Referring to the perceived differences between the country’s first Home Minister Sardar Vallabhbhai Patel and Nehru, Mr. Rao said BJP leaders had “appropriated Patel” and built the Statue of Unity in Gujarat. “Relations between the two leaders were good, but BJP leaders have misinterpreted it,” he said.
He also said that Narendra Modi had become Prime Minister based on the country’s strong foundations laid by Nehru. “But unlike Nehru, Modi’s dictatorial style of functioning has come in the way of true democracy and slowed down the country’s economic growth,” Mr. Rao opined.
He paid floral tribute to Nehru and urged Congress leaders and workers to question the Modi government’s policies and campaign actively to bring down the NDA government in the 2019 general elections.
On Cabinet expansion
The State Cabinet will be expanded by November-end, Mr. Rao said.
He said many leaders of the ruling coalition parties were touring the State and talks on Cabinet expansion would be held only after they returned to Bengaluru. The exercise had been put on the back burner with the notification of byelections to three Lok Sabha and two Legislative Assembly constituencies.
There are eight vacancies in the Cabinet — six in the Congress quota and two in the JD(S) quota.
# Trump celebrates Diwali, leaves out Hindus in tweet
President Donald Trump celebrated Diwali at a White House ceremony but surprisingly omitted mentioning Hindus — the largest community in the world that celebrate the festival of lights — in his tweets, drawing severe criticism from netizens forcing him to redo his tweet.
Mr. Trump hosted Diwali celebrations in the historic Roosevelt Room of the White House which was attended by prominent Indian-Americans, Indian-origin administration and diplomatic officials.
Diwali was celebrated across the world on November 7.
In his first tweet, he forgot to greet the Hindus.
“Today, we gathered for Diwali, a holiday observed by Buddhists, Sikhs, and Jains throughout the United States & around the world. Hundreds of millions of people have gathered with family & friends to light the Diya and to mark the beginning of a New Year,” Mr. Trump said in a tweet as he posted along with a YouTube link of the White House event.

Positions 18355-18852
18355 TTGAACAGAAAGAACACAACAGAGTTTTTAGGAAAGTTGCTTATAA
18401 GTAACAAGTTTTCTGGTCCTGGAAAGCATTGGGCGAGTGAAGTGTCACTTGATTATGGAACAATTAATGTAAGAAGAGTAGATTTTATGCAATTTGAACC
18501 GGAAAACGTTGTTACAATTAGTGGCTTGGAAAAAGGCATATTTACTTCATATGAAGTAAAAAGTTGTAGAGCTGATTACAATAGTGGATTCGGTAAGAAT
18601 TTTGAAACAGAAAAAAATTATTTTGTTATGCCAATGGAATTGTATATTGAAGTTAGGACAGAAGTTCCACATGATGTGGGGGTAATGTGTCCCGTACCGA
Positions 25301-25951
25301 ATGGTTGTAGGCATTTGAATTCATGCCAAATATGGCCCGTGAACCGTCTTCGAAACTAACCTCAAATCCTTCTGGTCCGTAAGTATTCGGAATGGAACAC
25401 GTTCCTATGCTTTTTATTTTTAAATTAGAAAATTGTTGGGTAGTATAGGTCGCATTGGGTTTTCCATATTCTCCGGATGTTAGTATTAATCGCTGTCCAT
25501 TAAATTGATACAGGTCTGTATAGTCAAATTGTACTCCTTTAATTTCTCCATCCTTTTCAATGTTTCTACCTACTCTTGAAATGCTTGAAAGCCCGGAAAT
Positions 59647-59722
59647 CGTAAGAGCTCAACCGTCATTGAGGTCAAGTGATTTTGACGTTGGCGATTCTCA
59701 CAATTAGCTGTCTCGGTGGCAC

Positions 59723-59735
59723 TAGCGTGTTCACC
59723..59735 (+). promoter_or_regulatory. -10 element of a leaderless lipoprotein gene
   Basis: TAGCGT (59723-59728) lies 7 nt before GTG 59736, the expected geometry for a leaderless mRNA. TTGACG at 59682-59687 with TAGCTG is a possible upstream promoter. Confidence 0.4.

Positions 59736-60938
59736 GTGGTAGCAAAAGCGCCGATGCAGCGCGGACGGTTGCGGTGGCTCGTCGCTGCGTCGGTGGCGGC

The alert netizens were quick in identifying that he missed greeting the ‘Hindus’.
“It is a major Hindu holiday,” CNN’s Congressional correspondent Manu Raju said in a tweet. Mr. Trump soon deleted his first tweet, and replaced it with another one.
Misses mentioning again
“Today, we gathered for Diwali, a holiday observed by Buddhists, Sikhs, and Jains throughout the United States & around the world. Hundreds of millions of people have gathered with family & friends to light the Diya and to mark the beginning of a New Year,” Mr. Trump said in his second tweet which again missed mentioning the Hindus.
“So after initially not including Hindus in his first Diwali tweet, Mr. Trump deletes that tweet and reposts another message. And still leaves out Hindus…,” Raju said, as he was joined by several others on the social media.
The White House did not respond to questions on the series of tweets by the President and the criticism that he did not mention the Hindus in his tweets.
“President Trump leaves out Hindus in Diwali tweets,” Time magazine said in an article.
Mr. Trump had also mentioned Hindus in his November 7 Diwali greetings.
“Known as the Festival of lights, Diwali is a joyous and spiritual time marked by many Hindus, Sikhs, Jains and Buddhists,” the President had said in his Diwali greetings last week.
# See Sri Lanka’s national crisis for what it is
The Sirisena-Rajapaksa alliance has to be challenged on principles of democracy and pluralism
Over the past fortnight, Sri Lanka has witnessed an escalating political crisis, with a standoff between President Maithripala Sirisena and the Parliament. After the shocking and undemocratic appointment of Mahinda Rajapaksa as Prime Minister, the suspension of Parliament, and then its dissolution on November 9, Mr. Sirisena announced snap elections.
The court’s intervention
Significantly, the Supreme Court on Tuesday suspended the dissolution of Parliament until December 7. While the power struggle will continue, it is to the credit of the democratic regime change in January 2015, ironically led by Mr. Sirisena, that Sri Lanka’s governing institutions have resisted the authoritarian power inherent in the executive presidency.
Looking back, Sri Lanka’s liberal democratic turn in January 2015 was too good to be true, particularly when authoritarian populist regimes were steadily rising the world over. Mr. Rajapaksa, who further entrenched the executive presidency including by removing its two-term limit and later manoeuvred the impeachment of a Supreme Court Chief Justice, was dislodged by a broad array of political forces. That major democratic victory for Sri Lanka, in turn for the West, India and Japan, was met with relief over the removal of the China-leaning Rajapaksa and the normalisation of foreign relations.